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Andi Weimann scores the winning goal against Manchester City and celebrates in front of the Holte End.

And if you meet someone new, they’re not a stranger for long. You’ve got football in common, so, as James said, you can sit and talk for hours with no problem.

His mate Phil added, “That’s what football does though: it brings people together.”

So why become an Aston Villa fan? Perhaps the best answer is: Be sucked in by Brad Guzan’s performances. Be lured by the history. And then, you’ll find it’s too late — you’ve gained more than a club, you’ve gained a family, one you’ll never be prepared to abandon.

Napoli treating Higuain as a traitor after record transfer

Gonzalo Higuain, SSC Napoli
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ROME (AP) A traitor. A mercenary. An ingrate.

Napoli fans have no shortage of insulting words when it comes to describing Gonzalo Higuain, the striker who transferred to rival Juventus for an Italian-record 90 million euros ($100 million) after scoring 36 goals last season to break a 66-year-old Serie A record.

So it will be interesting to see what type of reception Higuain gets when he faces his old club for the first time as Napoli visits Juventus on Saturday.

“I’ll greet him like a father does with a son who has really (ticked) him off,” Napoli manager Maurizio Sarri said.

Napoli forward Dries Mertens, one of Higuain’s best friends when they played together, was asked if he would prepare a “trick” for his former teammate to celebrate Halloween.

“No. At most, I’ll give him a slap,” Mertens said with a laugh.

Napoli fans are banned from attending the match for security reasons. That may prevent replicating a scene like when Luis Figo returned to face Barcelona after transferring to Real Madrid in 2000 and a pig’s head was thrown onto the pitch.

Juventus doesn’t visit Napoli until April.

Other strikers have left Napoli at the height of their powers in recent years – namely Edinson Cavani and Ezequiel Lavezzi, who went to Paris Saint-Germain – but the fact that Higuain moved to the club’s fiercest domestic competitor has sparked more outrage.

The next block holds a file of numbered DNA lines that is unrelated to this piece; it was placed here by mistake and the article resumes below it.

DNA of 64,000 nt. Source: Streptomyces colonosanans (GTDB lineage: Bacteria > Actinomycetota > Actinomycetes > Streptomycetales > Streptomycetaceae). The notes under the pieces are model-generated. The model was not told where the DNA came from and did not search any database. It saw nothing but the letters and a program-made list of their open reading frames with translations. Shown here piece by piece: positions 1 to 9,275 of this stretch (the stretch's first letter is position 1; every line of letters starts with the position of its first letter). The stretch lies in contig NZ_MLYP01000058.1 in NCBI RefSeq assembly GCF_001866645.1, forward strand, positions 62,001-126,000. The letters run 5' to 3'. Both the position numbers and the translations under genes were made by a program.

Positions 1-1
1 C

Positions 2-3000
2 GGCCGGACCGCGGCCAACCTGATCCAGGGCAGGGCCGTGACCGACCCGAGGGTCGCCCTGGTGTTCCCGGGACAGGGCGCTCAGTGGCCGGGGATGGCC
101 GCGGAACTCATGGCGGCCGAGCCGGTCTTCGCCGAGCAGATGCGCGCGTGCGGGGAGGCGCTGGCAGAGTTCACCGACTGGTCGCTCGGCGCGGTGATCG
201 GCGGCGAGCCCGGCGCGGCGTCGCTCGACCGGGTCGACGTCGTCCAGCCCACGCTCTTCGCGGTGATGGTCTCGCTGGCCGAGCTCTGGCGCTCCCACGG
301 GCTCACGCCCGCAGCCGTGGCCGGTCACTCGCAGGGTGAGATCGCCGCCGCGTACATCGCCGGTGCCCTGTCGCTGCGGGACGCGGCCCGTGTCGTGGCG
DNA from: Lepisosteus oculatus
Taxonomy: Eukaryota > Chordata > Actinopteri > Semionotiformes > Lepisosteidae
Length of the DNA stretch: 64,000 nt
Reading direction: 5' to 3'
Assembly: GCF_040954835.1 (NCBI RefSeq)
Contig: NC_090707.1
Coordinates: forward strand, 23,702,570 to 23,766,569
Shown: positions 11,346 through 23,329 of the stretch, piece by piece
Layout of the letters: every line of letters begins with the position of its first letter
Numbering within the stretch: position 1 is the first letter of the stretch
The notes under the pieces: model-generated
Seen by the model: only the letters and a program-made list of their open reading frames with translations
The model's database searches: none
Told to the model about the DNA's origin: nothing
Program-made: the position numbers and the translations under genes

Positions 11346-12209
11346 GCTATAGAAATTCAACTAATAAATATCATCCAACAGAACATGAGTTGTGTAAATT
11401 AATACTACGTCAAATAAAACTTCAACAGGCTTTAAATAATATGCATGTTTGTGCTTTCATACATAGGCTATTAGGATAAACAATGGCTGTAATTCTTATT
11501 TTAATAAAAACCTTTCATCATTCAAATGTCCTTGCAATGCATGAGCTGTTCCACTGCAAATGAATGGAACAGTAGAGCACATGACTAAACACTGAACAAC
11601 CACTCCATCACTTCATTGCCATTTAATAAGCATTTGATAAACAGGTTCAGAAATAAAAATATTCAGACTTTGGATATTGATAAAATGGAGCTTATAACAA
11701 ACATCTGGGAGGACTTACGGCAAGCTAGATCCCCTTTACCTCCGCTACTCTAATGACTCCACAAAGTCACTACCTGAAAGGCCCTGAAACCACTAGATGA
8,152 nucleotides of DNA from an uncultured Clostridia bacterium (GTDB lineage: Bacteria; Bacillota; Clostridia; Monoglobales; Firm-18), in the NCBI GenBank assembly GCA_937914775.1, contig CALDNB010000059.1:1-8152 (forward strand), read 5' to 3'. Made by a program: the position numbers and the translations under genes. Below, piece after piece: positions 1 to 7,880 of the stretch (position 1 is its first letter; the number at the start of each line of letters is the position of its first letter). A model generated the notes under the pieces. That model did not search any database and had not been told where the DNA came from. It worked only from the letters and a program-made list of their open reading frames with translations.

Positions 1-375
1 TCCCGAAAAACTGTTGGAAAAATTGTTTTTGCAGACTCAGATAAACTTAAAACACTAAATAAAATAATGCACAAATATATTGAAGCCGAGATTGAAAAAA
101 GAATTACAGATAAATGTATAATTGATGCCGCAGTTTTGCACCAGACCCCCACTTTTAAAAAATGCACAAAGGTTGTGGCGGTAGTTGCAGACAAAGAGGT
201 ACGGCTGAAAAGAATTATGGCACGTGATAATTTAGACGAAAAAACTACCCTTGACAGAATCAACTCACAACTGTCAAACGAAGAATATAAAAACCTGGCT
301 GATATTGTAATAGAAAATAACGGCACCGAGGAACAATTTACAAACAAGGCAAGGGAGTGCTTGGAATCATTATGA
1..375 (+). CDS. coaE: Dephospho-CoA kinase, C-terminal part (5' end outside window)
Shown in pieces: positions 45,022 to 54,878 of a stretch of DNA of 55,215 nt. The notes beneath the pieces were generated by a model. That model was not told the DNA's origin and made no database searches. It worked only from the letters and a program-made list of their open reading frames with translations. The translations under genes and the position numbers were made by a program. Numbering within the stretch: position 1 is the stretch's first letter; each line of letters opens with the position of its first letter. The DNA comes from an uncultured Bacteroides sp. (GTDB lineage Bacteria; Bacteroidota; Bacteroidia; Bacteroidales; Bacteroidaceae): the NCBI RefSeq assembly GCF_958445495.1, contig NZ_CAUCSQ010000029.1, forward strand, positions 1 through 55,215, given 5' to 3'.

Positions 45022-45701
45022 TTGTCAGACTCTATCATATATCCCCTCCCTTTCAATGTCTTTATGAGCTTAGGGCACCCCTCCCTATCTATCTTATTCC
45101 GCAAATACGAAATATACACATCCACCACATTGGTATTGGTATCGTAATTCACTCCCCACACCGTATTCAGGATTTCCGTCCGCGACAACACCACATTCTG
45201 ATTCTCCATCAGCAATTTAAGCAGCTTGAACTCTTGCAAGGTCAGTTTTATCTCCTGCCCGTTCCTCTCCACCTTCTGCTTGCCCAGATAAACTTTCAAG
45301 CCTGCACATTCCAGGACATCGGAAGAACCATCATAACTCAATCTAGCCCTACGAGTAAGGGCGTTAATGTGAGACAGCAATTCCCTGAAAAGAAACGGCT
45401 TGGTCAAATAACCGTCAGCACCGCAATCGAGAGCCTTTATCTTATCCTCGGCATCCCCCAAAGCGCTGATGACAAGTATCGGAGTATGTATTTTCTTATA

With 71 league goals in 104 Serie A matches for Napoli the past three seasons, Higuain’s popularity in Naples was beginning to approach that of Diego Maradona, his fellow Argentine who led Napoli to its only two league titles in 1987 and 1990.

When the transfer was announced in July, Napoli fans publicly threw their Higuain shirts, banners and scarves into the trash.

Outside the San Paolo stadium at Napoli matches this season, vendors sell toilet paper with Higuain’s image printed on it.

“He prefers the money to our love,” read a headline in Naples’ Il Mattino newspaper after the transfer.

The artisans on Naples’ famed San Gregorio Armeno street placed placards in the hands of Higuain’s Christmas figurine that read, “I’m a traitor” and “I’m a mercenary.”

Higuain was lambasted for performing medical exams with Juventus in secret in Madrid.

“Neapolitans were met with betrayal this summer,” Napoli president Aurelio De Laurentiis said. “(Higuain’s) brother (and manager) told me in February that he wanted to leave because there were no other stars in our squad besides him.”

Higuain attempted to calm the tensions before the season started by thanking Napoli’s fans for supporting him the past three years, but that only seemed to cause more problems.

Ten games into the season, Juventus holds a four-point lead over third-place Napoli.

Higuain enters on a four-match scoring drought in all competitions, while Napoli has struggled to replace him at center forward.

With seven goals in eight matches in all competitions, newly signed Poland forward Arkadiusz Milik was filling in quite nicely until he severely injured his left knee.

Manolo Gabbiadini, who had performed well as a backup to Higuain the past two seasons, struggled to replace Milik, then was suspended for two matches for a reaction foul last weekend.

As a result, Sarri has been relying on a three-man forward line with Lorenzo Insigne and Jose Callejon flanking Mertens. The trio has been labeled the “piccoli” line for the players’ small stature.

“We don’t have a natural striker right now and we’ve got to adapt,” Sarri said.

Besides Higuain’s recent troubles, Juventus has its own injury problems in attack with Paulo Dybala and Marko Pjaca each out for several weeks.

Higuain started the season with six goals in seven Serie A matches but hasn’t scored since. He struggled again in a 4-1 win over Sampdoria on Wednesday.

“Higuain will score again soon, and by the end of the season he’ll have scored many,” Juventus manager Massimiliano Allegri said.

A goal against Napoli would be difficult for his former fans to digest.

Follow AP Sports Writer Andrew Dampf on Twitter:

VIDEO: Southampton’s Boufal scores stunner on home debut

MANCHESTER, ENGLAND - OCTOBER 23:  Sofiane Boufal of Southampton in action during the Premier League match between Manchester City and Southampton at Etihad Stadium on October 23, 2016 in Manchester, England.  (Photo by Michael Regan/Getty Images)
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Sofiane Boufal, take a bow.

[ MORE: EFL Cup, last 8 draw

Southampton’s club-record signing has had to hang around at St Mary’s for two long months while he recovered from injury.